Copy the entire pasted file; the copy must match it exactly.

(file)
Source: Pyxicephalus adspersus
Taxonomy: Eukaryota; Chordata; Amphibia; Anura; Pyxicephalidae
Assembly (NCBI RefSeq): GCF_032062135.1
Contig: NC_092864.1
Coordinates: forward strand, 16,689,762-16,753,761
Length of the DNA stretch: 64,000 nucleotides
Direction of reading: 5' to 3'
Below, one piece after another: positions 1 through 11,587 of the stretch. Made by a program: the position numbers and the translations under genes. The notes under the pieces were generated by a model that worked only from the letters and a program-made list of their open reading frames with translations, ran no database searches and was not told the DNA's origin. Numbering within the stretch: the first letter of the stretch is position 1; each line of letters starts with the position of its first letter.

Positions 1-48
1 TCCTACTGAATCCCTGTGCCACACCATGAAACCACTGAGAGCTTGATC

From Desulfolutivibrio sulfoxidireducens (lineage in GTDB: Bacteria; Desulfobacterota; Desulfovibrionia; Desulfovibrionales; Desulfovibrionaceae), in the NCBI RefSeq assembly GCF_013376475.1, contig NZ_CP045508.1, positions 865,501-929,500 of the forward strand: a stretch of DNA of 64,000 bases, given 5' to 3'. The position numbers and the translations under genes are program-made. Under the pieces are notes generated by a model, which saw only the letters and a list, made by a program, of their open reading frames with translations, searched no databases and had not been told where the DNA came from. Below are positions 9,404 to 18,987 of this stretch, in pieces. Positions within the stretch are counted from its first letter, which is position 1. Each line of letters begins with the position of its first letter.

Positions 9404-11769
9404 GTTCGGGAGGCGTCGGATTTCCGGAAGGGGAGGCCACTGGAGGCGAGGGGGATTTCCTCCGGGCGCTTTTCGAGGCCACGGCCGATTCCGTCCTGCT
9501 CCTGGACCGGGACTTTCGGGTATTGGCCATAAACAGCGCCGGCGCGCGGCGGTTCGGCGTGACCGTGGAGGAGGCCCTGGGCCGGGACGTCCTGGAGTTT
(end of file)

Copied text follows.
Source: Pyxicephalus adspersus
Taxonomy: Eukaryota; Chordata; Amphibia; Anura; Pyxicephalidae
Assembly (NCBI RefSeq): GCF_032062135.1
Contig: NC_092864.1
Coordinates: forward strand, 16,689,762-16,753,761
Length of the DNA stretch: 64,000 nucleotides
Direction of reading: 5' to 3'
Below, one piece after another: positions 1 through 11,587 of the stretch. Made by a program: the position numbers and the translations under genes. The notes under the pieces were generated by a model that worked only from the letters and a program-made list of their open reading frames with translations, ran no database searches and was not told the DNA's origin. Numbering within the stretch: the first letter of the stretch is position 1; each line of letters starts with the position of its first letter.

Positions 1-48
1 TCCTACTGAATCCCTGTGCCACACCATGAAACCACTGAGAGCTTGATC

From Desulfolutivibrio sulfoxidireducens (lineage in GTDB: Bacteria; Desulfobacterota; Desulfovibrionia; Desulfovibrionales; Desulfovibrionaceae), in the NCBI RefSeq assembly GCF_013376475.1, contig NZ_CP045508.1, positions 865,501-929,500 of the forward strand: a stretch of DNA of 64,000 bases, given 5' to 3'. The position numbers and the translations under genes are program-made. Under the pieces are notes generated by a model, which saw only the letters and a list, made by a program, of their open reading frames with translations, searched no databases and had not been told where the DNA came from. Below are positions 9,404 to 18,987 of this stretch, in pieces. Positions within the stretch are counted from its first letter, which is position 1. Each line of letters begins with the position of its first letter.

Positions 9404-11769
9404 GTTCGGGAGGCGTCGGATTTCCGGAAGGGGAGGCCACTGGAGGCGAGGGGGATTTCCTCCGGGCGCTTTTCGAGGCCACGGCCGATTCCGTCCTGCT
9501 CCTGGACCGGGACTTTCGGGTATTGGCCATAAACAGCGCCGGCGCGCGGCGGTTCGGCGTGACCGTGGAGGAGGCCCTGGGCCGGGACGTCCTGGAGTTT